Calling SOAP web services from MEC

Here is a primer on how to invoke SOAP web services from Infor M3 Enterprise Collaborator (MEC) using the Send Web Service process, where MEC is the SOAP client calling SOAP servers.

MEC process

I am using MEC version 11.4.3.

We find the Send Web Service process in Partner Admin > Agreement > Processes:

The properties are the following:

The MEC Partner Admin Tool User Guide does not have much information:

The MEC training workbook does not have information either.

I decompiled MEC and found the Java class I was expecting it to use a legitimate SOAP client such as Apache CXF, but it uses a mere

Consequently, this process does no more than the HTTPOut process albeit the additional SOAP action property.


There are many problems with this type of implementation:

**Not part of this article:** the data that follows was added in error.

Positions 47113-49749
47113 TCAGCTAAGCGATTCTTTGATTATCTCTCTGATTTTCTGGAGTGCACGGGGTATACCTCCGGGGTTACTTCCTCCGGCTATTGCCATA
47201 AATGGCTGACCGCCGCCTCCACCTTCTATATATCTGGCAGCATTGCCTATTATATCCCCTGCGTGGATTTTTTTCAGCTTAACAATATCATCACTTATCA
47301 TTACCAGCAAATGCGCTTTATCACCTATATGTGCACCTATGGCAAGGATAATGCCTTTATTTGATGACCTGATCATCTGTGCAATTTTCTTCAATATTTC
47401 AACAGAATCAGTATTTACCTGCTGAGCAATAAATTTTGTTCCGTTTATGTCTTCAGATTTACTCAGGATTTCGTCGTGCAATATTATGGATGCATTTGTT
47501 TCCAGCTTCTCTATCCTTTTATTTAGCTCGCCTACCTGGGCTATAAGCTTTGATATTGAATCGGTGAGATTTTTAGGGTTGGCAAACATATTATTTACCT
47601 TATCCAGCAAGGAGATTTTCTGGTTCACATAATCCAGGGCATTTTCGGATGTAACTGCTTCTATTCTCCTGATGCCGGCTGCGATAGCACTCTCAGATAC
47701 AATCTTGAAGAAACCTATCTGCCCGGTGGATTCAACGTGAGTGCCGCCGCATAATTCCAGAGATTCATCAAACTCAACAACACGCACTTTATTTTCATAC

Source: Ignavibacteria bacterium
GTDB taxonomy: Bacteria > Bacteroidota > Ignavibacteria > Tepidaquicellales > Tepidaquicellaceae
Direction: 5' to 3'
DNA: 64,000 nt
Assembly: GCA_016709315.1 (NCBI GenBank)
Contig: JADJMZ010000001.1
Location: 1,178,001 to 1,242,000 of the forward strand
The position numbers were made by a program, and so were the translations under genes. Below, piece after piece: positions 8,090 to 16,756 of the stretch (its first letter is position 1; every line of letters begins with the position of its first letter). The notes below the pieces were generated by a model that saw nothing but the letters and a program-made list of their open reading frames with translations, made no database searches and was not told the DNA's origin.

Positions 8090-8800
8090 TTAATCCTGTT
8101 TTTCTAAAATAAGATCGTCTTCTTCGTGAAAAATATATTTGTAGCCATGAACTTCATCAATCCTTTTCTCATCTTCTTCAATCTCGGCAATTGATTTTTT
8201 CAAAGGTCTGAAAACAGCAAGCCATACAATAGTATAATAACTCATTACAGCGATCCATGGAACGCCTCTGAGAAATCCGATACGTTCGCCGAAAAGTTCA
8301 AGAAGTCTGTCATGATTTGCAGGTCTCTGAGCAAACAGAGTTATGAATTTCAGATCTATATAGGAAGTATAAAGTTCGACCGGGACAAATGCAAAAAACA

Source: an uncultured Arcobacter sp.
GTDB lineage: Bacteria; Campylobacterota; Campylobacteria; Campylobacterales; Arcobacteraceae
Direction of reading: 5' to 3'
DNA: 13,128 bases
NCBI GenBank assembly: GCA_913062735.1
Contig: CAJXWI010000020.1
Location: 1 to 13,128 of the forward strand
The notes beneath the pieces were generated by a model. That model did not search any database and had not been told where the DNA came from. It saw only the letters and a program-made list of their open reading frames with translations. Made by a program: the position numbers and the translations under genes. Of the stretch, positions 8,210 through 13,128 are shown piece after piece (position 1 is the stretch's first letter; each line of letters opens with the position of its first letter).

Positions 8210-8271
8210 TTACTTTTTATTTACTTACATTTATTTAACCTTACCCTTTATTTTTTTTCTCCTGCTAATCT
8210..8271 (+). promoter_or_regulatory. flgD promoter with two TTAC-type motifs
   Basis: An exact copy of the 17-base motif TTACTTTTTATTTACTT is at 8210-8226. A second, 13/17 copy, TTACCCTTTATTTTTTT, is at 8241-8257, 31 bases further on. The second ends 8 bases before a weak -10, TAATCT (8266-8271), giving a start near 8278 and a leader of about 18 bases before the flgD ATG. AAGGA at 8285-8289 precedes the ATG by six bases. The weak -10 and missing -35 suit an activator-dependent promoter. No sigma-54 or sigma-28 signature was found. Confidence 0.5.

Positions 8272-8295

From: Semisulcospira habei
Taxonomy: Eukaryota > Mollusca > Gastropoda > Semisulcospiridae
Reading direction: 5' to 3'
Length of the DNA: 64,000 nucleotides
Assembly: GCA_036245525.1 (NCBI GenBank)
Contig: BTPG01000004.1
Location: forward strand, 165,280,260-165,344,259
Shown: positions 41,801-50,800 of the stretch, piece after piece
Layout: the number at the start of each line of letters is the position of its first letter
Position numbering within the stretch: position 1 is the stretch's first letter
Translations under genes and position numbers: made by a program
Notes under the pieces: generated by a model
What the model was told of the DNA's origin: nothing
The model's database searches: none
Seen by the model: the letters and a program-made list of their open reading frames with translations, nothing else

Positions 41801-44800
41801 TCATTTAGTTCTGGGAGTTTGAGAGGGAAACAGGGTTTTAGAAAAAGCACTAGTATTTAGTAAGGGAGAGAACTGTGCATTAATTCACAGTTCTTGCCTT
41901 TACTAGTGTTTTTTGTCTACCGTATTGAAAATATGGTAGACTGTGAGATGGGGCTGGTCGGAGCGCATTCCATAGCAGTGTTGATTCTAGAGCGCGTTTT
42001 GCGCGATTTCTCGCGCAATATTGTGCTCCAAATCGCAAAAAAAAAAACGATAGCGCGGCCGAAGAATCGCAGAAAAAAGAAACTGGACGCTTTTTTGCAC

• It does not validate the message against the web service’s WSDL, the XML Schemas, not even against XML syntax
  • It does not have a factory to create client stubs
  • It is byte-based (we could send whatever content) whereas SOAP clients are more RPC-like with setters and getters for parameters
  • It is HTTP-centric, not SOAP-centric
  • It is restricted to HTTP whereas SOAP is agnostic to the underlying transport protocol, e.g. SOAP supports FTP
  • It does not support WS-Security for XML Encryption and XML Signature
  • It does not support the use of HTTP proxy
  • Etcetera

Anyway, let’s give it a try.

Sample web service

I have a sample web service from TMW SystemsLink, a Transportation Management Software. It is available on my customer’s network. It is only setup for HTTP (not HTTPS), without authentication, thus it is insecure, but it is easy for illustration purposes.

First, I ensure I can get to the WSDL:

Test with SoapUI

Then, I test the web service with a SOAP client such as SoapUI:

Then, I get the SOAP action and content type to be used later (we can get them from the WS-A and http log tabs of SoapUI or from Fiddler):

Test with Java – optional